This small cancer crab has
a dark tip to its claw, the dorsal surface is covered with low tubercles,
and the legs have many setae
The dorsal surface of
of the chelipeds
have prominent tubercles but no spiny ridges (picture).
Width of carapace
to 5 cm, and is more nearly circular in outline than seen in other
crabs (the anterolateral and posterolateral margins do not meet at an
as they do in other cancer crabs). Usually a dull red as
may be lighter in color (picture).
is usually white.
Schweitzer and Feldmann, 2000)
Common name(s): Pygmy rock
Hairy cancer crab, Oregon
cancer crab, Oregon rock crab
Trichocera oregonensis, Platycarcinus recurvidens, Trichocarcinus
Trichocarcinus recurvidens, Trichocarcinus walkeri
Numbers on scale are centimeters.
|(Photo by: Dave
How to Distinguish
Similar Species: Glebocarcinus
branneri is also small but has spiny ridges and no tubercles
chelae; plus is not as common. Lophopanopeus
bellus is similar size and shape, is found in
similar areas, and
has black claw tips and an oval carapace but does not have the 5 teeth
between the eyes characteristic of Cancer crabs, plus its carapace is
Note: Species formerly in genus Cancer have been
subdivided into several genera (Ng
et al., 2008; Schweitzer
and Feldmann, 2010). Of our local genera, Cancer, Romaleon,
have a carapace wider than long plus only scattered setae on the
carapace margins and legs while Glebocarcinus
has a carapace of approximately equal length and width, often with
granular regions and with setae along the edges; and setae on the outer
surface of the chela as well as on the legs. Metacarcinus
can be distinguished from Cancer
has anterolateral carapace teeth which are distinct and sharp plus the
male has a rounded tip to the telson, while Cancer
has anterolateral carapace teeth which are low and lobed, separated by
deep fissures plus the male has a sharply pointed telson (Schram
and Ng, 2012). Romaleon
can be distinguished from Cancer
because it has a distinct tooth on the anterior third of the
posterolateral margin of the carapace while the other two genera do not.
Geographical Range: Pribilof
Palos Verdes, CA; uncommon S of Pt. Arena, CA. Common in the
but not common in the southern part of its range.
Depth Range: Intertidal
to 436 m
nestles in small holes such
as dead barnacles and under rocks (photo).
Often uses its rounded
to block the entrance to the hole.
This crab is very
common in the intertidal zone in small spaces under and between rocks,
and also subtidally in dead barnacles. It emerges at night to
mainly on small barnacles, but also on snails, bivalves, worms, and
green algae. Is an important predator on small Japanese
gigas. Males have larger chelipeds than
Predators include pacific cod, and occasionally river otter and red
crab Cancer productus. May be found in
"harems" of one male
and several females in their crevices, especially during the summer
Mating takes place after
the females molt, and the males often carry females who are preparing
molt, and afterward until she has hardened. Ovigerous females
found in Puget Sound from November to April/May. May be
by parasitic sacculinid
barnacles. When disturbed outside its hole, this
crab may fold
its legs and roll like a stone.
and Fairbanks, 1966
and Carlton, 1975
and Snook, 1955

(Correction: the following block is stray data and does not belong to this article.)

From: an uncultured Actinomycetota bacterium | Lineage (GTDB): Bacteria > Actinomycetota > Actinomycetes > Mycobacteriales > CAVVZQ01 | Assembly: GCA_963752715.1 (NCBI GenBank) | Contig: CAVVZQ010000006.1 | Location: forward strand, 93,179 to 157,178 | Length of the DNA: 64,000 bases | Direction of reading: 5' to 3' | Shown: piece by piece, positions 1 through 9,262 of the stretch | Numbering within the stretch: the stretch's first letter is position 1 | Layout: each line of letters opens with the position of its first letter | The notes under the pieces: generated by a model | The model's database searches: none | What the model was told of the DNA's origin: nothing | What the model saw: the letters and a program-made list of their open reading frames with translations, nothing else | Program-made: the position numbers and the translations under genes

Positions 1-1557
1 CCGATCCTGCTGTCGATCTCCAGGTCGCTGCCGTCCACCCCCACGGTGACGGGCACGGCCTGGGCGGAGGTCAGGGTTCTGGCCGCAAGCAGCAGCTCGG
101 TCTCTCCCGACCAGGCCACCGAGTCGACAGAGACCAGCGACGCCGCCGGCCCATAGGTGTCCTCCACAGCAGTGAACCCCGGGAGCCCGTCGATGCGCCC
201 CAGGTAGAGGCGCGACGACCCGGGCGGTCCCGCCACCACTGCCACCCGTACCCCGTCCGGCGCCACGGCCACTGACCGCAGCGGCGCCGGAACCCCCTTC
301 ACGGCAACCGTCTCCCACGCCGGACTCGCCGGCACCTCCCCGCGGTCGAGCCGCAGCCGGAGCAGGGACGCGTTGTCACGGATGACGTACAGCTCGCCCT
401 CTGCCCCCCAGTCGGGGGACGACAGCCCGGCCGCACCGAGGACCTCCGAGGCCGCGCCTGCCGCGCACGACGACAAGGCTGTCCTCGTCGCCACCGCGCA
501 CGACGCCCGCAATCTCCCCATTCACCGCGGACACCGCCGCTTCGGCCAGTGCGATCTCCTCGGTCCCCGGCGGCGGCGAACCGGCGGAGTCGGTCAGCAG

and McConnaughey, 1985
et al., 1980
and O'Clair, 1998
et al., 1985
P.K.L., D. Guinot, and P.J.F. Davie, 2008.
Systema Brachyurorum: part I. An annotated checklist of
brachyuran crabs of the world. Raffles Bulletin of Zoology,
Supplement 17 pp. 1-286 (Clicking on link will load a pdf of the long
Frederick R. and Peter K.L. Ng, 2012. What is
Cancer? Journal of Crustacean Biology 32:4 pp. 665-672
C.F. and R.M. Feldmann, 2000.
Re-evaluation of the Cancridae Latereille, 1802 (Decapoda: Brachyura)
including three new genera and three new species.
to Zoology 69:4 pp. 223-250
General Notes and
Observations: Locations, abundances,
Some individuals are lighter colored, as this individual.
on scale are centimeters. Photo by Dave Cowles, July 2005.
Front-on view. Note the tubercles on the dorsal margins of
The many setae are most evident when the animal is underwater, as in
This species often nestles in holes in rocks, as seen in this photo
from Cape Flattery, WA. Often a male and female nestle in the
individuals are nestling in adjacent holes (top right and bottom left)
in this intertidal rock at Beach #4, Kalaloch. The bottom
hole is also occupied by an anemone. Photo by Dave Cowles,
|Some Glebocarcinus oregonensis,
especially larger and deepliving
individuals, seem to have a very pronounced pattern clusters of raised
tubercles on the carapace. This individual was caught at 100
in the San Juan Channel.
||Here is a closeup of the two patches of tubercles
to the left, just behind the head. The tubercles appear to be
integral part of the exoskeleton but are sharply raised above
As a whole, the size and shape of the individual tubercles reminds me
the bumps present on the large chelae of the lithodid crab Oedignathus
inermis. I wonder whether they are simply
of the carapace or actual thickenings, and whether they may function to
make the exoskeleton stronger and more crush-proof.
I found this individual in the Rosario Seawater
tank before the seawater system was turned on in June 2016.
To get there, it would have had to have passed through the
seawater intake screens as a larve less than 1 mm in diameter in summer
2015. At the end of that summer it would have been settled in
the bottom 5-10 cm of water in the tank when the rest of the tank was
drained at the end of summer. From that time until summer
2016 it would have survived over 9 months in the total darkness of the
tank, in 5-10 cm of water with 1-2 cm of silt on the bottom.
Carapace width 3.5 cm. The barnacle on the crab's
carapace is alive as well.
Photo by Dave Cowles, June 2016.
Authors and Editors of Page:
Dave Cowles (2005): Created original page